Much like you say here, Kimberly, it seems as if research had rather focused on the causing events and their immediate outcomes. There are new resource based approaches to therapy as I lately found, but they all seem to fall short of a particular focus on post-traumatic growth that extends beyond recuperating from the distressing outcomes, but draws a more or less clear, individual graph and path to further development of those resources found to be effective in dealing with (complex) post-traumatic stress disorder. Provocatively expressed, you might say, therapy leaves a patient unemancipated and dependent (again), more or less. (the latter finding pending other, better findings in the near future). I’ll keep an eye on this when finally sitting down for a hopefully profound diagnosis in early May. 😉

    But most importantly: Thanks a million for your brilliant, brilliant work and your generosity and courage of sharing your findings in such a collected, structured and concise way that will benefit and save the lives of so many similarly affected individuals. Including myself, of course 😉 xox.

  3. I’ve really enjoyed finding your blog and it’s reassuring you have hope because I struggle to keep hold of mine. I read an article yesterday thro your blog about the effects of trauma on the brain which at some level is really soothing to me. I am 40 and have had no major trauma since my childhood, I’ve done everything I need to to look after myself, estranging from my family, living in the woods etc and yet still I can’t seem to cope very well with life and struggle to enjoy it or find any comfortable place in myself in which to rest. I’ve been stuck in a self blaming self hating place for a very long time which I know is really unhelpful but I just can’t seem to disentangle from it. That there may be a significant physiological element to ongoing childhood trauma is reassuring, like I can share the reponsibility of being so therapy resistant with my brain because I have tried and I do want to change. I guess I have changed in small ways. I just want to feel ok more of the time. So, thanks for sharing the fruits of your foraging, I’ll keep checking in and finding facts to absorb that encourage me to be more gentle with myself.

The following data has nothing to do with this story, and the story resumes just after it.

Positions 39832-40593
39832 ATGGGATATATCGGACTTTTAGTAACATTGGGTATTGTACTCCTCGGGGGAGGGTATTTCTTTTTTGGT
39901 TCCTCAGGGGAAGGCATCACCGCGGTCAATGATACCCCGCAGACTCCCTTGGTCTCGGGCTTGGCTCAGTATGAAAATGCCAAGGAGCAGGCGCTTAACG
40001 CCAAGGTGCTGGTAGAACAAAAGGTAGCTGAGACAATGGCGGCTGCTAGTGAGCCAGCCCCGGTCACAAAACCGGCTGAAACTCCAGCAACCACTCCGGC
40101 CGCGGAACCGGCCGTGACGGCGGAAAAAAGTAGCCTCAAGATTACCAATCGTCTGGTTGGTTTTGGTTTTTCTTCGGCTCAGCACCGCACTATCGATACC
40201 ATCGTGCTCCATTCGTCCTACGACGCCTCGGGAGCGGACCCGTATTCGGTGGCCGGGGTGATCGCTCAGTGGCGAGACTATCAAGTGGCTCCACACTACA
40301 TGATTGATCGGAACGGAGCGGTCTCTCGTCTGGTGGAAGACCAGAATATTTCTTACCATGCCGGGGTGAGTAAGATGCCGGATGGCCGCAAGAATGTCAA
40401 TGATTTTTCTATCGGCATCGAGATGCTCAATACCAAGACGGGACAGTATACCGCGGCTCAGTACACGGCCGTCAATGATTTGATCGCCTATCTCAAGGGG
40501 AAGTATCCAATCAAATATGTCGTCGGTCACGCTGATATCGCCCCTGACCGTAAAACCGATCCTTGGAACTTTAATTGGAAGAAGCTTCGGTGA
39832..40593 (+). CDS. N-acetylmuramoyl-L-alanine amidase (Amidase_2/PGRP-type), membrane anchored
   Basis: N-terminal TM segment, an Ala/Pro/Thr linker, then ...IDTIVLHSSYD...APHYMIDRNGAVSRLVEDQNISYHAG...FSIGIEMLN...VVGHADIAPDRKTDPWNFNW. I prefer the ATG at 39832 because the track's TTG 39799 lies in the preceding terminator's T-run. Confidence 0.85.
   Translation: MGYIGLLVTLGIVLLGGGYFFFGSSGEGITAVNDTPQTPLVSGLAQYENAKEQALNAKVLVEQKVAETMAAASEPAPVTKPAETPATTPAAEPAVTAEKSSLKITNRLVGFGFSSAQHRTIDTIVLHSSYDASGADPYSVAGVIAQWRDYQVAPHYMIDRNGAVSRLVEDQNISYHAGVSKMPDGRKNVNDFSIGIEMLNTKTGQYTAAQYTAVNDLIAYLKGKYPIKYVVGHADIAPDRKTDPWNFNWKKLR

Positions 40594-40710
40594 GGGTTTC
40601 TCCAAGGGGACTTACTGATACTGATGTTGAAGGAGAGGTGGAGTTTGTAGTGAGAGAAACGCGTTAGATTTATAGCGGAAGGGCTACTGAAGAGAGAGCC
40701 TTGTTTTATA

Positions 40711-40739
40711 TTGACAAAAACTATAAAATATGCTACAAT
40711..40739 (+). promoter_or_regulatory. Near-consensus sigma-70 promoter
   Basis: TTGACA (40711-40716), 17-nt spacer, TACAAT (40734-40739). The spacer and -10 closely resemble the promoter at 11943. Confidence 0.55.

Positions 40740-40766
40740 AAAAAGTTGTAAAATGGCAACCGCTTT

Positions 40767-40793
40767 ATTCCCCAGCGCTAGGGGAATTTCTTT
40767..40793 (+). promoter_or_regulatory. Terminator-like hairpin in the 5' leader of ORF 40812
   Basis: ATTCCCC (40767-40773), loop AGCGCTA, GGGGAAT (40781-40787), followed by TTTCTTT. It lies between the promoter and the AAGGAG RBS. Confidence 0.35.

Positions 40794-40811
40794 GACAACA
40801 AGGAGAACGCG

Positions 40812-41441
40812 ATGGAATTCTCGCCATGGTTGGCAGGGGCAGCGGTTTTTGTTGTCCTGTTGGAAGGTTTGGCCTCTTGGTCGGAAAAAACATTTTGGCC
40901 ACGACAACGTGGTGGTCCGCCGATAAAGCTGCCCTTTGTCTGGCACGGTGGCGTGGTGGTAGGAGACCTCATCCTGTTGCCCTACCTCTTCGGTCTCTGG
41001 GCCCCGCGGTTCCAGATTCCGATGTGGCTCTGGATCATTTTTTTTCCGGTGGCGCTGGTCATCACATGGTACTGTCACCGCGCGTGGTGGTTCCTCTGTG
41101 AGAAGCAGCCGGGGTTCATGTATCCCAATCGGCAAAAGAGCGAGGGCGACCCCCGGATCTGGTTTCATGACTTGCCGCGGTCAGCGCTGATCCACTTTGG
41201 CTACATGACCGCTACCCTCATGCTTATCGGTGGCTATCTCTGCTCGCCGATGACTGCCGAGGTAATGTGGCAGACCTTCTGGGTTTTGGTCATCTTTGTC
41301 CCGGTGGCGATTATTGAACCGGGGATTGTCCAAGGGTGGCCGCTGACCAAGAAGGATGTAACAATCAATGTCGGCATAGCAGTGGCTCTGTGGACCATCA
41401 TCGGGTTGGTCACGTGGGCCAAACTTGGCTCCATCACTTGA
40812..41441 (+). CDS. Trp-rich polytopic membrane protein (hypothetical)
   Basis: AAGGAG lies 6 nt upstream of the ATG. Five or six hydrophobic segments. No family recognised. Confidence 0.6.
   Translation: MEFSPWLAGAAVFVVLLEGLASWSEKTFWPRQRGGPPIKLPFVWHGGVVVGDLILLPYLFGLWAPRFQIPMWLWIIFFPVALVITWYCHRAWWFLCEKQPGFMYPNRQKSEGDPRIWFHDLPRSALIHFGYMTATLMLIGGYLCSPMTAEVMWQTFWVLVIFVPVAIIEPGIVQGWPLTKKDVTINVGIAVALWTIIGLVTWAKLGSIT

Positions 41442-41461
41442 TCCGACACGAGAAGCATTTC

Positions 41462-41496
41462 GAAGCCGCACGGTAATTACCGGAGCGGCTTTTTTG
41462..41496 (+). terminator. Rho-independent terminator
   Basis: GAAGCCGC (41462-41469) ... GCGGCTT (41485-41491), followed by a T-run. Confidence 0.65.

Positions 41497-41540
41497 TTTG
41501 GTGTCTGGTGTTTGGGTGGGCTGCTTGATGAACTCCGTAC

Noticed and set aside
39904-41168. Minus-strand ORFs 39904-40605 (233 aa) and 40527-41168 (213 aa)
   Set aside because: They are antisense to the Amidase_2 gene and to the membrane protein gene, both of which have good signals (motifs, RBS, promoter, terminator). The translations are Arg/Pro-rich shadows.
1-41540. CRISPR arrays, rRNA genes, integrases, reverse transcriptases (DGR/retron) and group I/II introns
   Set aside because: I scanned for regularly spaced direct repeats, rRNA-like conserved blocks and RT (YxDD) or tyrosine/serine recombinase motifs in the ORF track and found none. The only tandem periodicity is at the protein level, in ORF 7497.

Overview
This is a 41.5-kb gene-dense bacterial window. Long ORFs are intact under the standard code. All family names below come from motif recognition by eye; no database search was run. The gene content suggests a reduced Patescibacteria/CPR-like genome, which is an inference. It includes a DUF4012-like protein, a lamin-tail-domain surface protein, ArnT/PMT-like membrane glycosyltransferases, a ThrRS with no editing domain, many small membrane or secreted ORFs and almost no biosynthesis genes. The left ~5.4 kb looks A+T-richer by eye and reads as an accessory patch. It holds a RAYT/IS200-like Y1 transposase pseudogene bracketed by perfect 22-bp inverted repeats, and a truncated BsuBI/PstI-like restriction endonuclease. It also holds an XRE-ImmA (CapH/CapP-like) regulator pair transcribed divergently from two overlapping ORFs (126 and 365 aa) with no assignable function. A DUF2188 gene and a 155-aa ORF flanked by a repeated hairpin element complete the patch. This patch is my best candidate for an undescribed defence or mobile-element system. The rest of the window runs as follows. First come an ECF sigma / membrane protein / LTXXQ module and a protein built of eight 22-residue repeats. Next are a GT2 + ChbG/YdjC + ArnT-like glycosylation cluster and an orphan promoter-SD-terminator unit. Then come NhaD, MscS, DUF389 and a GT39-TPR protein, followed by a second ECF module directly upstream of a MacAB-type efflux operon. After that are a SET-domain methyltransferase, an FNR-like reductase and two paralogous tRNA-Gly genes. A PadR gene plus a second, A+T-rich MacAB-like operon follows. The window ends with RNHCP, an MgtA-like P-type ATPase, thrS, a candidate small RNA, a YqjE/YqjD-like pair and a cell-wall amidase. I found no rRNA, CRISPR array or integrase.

Leave a Reply to Susan Nitz Cancel reply

Fill in your details below or click an icon to log in:

WordPress.com Logo

You are commenting using your WordPress.com account. Log Out /  Change )

Google photo

You are commenting using your Google account. Log Out /  Change )

Twitter picture

You are commenting using your Twitter account. Log Out /  Change )

Facebook photo

You are commenting using your Facebook account. Log Out /  Change )

Connecting to %s